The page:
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Faces of the Flood: Brian Handy
7/6/12 - 5:17 pm
Captain Brian Handy
West-of-Hudson Patrol Division
Bureau of Police and Security
Department of Environmental Protection
Gilboa, Schoharie County
Brian Handy and his DEP vehicle parked upstream of the Gilboa Dam off State Route 990V, where Handy spent Tropical Storm Irene. Photo by Christopher Auger-Domínguez.
If the Gilboa Dam breaks, the reservoir police barracks beneath it will be the first to go.
So the morning that Tropical Storm Irene arrived, 40-year-old Captain Brian Handy drove uphill, alone.
On State Route 990V, about 50 yards upstream of the dam, Handy parked and watched the Schoharie Valley fill with water.
The dam held. But downstream, roads disappeared. Warning sirens wailed. Towns and their command centers evacuated. Communications winked out. People ran and drove to the hills in panic.
Handy heard it all.
“In one hand, I had a Blackberry,” he said. “And in the other, a radio balanced on the steering wheel.”
It was grim. “Everybody was in the same condition: “How do we get to our house?” “What are we going to do?”
From his SUV, Handy ordered his people -- DEP officers stationed from Gilboa to Ashokan -- to help.
DEP police began routing supplies around washouts. Charting road closures. Guarding sinkholes.
When other officials couldn’t respond, the DEP did. For weeks, Handy’s officers handled Schoharie County’s 911 calls.
The DEP isn’t popular in the Catskills. It’s the history: The city came in from the outside, flooded valleys, and hired a police force to protect the reservoirs that were once towns.
Still, when Handy hears negative comments about the DEP, he takes it personally.
“The thing that people don't know, or don't realize, is that we’re here,” he said. “We get labeled as the ‘big city agency,’ but we're really local people. We’ve been born here, raised here. We’re part of the community, and it impacts us too. The city's infrastructure and water supply are covering all of us.”
Interview with Brian Handy
Watershed Post: What happened to you during the flood?
Brian Handy: I run the West-of-Hudson Patrol Division for [the DEP]. So for that specific day, here in Gilboa, we were stationed here in anticipation of the wet-weather event in case Hurricane Irene decided to come. As the weather continued to come, we made all the preparations in advance that we possibly could make, and then the emergency action plan was activated.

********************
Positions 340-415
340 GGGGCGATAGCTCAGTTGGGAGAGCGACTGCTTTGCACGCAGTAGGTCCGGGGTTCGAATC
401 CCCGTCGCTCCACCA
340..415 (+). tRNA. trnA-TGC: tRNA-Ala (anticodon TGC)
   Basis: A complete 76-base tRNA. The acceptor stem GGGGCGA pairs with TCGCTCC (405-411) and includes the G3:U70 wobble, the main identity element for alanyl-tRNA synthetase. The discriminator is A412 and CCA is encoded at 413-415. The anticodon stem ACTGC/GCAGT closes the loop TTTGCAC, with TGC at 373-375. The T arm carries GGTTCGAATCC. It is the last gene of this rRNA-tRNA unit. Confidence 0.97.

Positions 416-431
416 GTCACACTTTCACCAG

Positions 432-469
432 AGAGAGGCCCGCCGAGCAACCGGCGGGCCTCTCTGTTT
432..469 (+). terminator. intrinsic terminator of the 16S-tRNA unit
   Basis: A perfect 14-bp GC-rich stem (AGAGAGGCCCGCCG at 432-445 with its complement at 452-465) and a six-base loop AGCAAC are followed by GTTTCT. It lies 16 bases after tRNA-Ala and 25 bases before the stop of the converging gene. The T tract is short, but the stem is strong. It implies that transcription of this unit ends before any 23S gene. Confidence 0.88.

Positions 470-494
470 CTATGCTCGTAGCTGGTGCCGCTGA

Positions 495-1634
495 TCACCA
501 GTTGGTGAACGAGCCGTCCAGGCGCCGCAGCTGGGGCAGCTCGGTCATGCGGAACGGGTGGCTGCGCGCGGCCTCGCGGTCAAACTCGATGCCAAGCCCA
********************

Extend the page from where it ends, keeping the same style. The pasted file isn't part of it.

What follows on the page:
For us, the emergency action plan required us to relocate, move our precinct, and set up an interim command post. We moved to the top of the dam and established a command post where we monitored what was going on … We would be the first impacted in a significant event at the dam. I established a command post in my vehicle. We have robust communication abilities in our vehicles. Mine's an unmarked SUV.
WP: Was it lonely?
BH: It can be.
WP: What were you doing?
BH: There are roads that are closed, there are resources to bring -- how do we get them from one place to another? And in addition to that, I have the daily operational needs of the agency. I’ve got other precincts, all of my staff, a lot of them live in the communities impacted by the floods. Their families are in those communities. How do we get people in the next shift, how do we get people home … It was an incredible amount of professionalism and dedication. No matter how much I asked them to do, they were incredibly willing and eager to do what they had to do.
WP: What do you wish people knew about that day that they don't know?
BH: That's the one thing that I would like them to know: You do see negative comments about the DEP and what they do. For me, I take it very personally. I'm here. I'm born, raised and grew up here. We are local people that comprise the DEP. We take our job very seriously and appreciate the opportunity to serve.
WP: There was a lot of panic and misinformation about the Gilboa Dam during the flood. Did you hear or respond to the rumors that the dam had broken?
BH: In the instance you’re referring to … there was some confusion at some point about a problem, and the radios got really busy. One of the concerns was that the dam had broken. We were on the dam, and we were quickly able to relay that information: “We are on the dam, there is no [break].
About the Faces of the Flood Project
A flood leaves a lot behind. Brand new channels carved through roads. Mud that’s too black to be dirt. Mountains of paperwork.
Tropical Storms Irene and Lee flooded towns across the Northeast US last summer. In the Catskills region of upstate New York, four people died. Many more were cut off from the outside world without access to power, telephone, or clean water. Houses washed away. Roads and bridges vanished. Families lost track of each other.
Everyone in the Catskills has a flood story. Some of them made national -- even international -- news. But most didn’t.
There's the 21-year-old who led a string of abandoned horses to safety through rising floodwaters. The village trustee who thought his father was dead when he heard the dam-break sirens blast. The retired history teacher who had known for 25 years that a stream would carry his house away -- and then watched it happen.
The Watershed Post’s Faces of the Flood Project tells the untold stories of the 2011 Catskills floods.
The series will be published in installments this summer, leading up to the August 28 anniversary of the floods. You can see the list of stories on the righthand side of this page. Go to the project homepage to find subjects on a map.
We want to hear your flood stories, too. Email them to firstname.lastname@example.org call 845-481-0155.